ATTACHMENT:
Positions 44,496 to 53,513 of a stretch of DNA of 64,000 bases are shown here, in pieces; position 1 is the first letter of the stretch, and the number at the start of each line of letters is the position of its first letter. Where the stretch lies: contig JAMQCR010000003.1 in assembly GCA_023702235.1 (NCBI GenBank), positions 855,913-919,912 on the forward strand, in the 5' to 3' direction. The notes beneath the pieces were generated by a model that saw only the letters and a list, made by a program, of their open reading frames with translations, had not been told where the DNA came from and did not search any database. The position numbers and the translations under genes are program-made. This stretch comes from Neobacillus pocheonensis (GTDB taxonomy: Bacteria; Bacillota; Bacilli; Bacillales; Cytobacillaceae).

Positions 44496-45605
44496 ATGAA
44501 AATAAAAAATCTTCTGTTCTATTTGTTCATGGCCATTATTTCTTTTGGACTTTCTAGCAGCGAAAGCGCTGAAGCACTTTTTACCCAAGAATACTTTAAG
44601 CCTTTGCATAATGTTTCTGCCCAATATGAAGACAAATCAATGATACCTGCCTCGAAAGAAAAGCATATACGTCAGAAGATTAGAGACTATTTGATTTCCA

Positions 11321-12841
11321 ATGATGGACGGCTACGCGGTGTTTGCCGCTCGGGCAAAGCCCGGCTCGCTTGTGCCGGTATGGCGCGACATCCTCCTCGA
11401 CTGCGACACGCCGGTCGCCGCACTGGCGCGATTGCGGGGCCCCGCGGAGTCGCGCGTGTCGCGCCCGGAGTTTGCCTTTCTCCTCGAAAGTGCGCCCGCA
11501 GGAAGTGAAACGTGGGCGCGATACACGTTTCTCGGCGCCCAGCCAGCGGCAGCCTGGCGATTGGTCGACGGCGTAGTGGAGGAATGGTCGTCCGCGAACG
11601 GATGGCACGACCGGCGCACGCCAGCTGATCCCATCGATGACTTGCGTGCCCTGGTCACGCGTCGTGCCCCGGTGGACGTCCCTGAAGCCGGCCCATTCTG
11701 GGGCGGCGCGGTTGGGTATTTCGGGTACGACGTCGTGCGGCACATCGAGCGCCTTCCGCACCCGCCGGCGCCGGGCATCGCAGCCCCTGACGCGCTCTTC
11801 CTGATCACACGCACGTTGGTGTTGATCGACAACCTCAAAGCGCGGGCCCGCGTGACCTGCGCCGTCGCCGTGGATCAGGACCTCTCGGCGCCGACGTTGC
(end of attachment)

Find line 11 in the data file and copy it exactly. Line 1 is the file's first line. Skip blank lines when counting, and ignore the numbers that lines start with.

11701 GGGCGGCGCGGTTGGGTATTTCGGGTACGACGTCGTGCGGCACATCGAGCGCCTTCCGCACCCGCCGGCGCCGGGCATCGCAGCCCCTGACGCGCTCTTC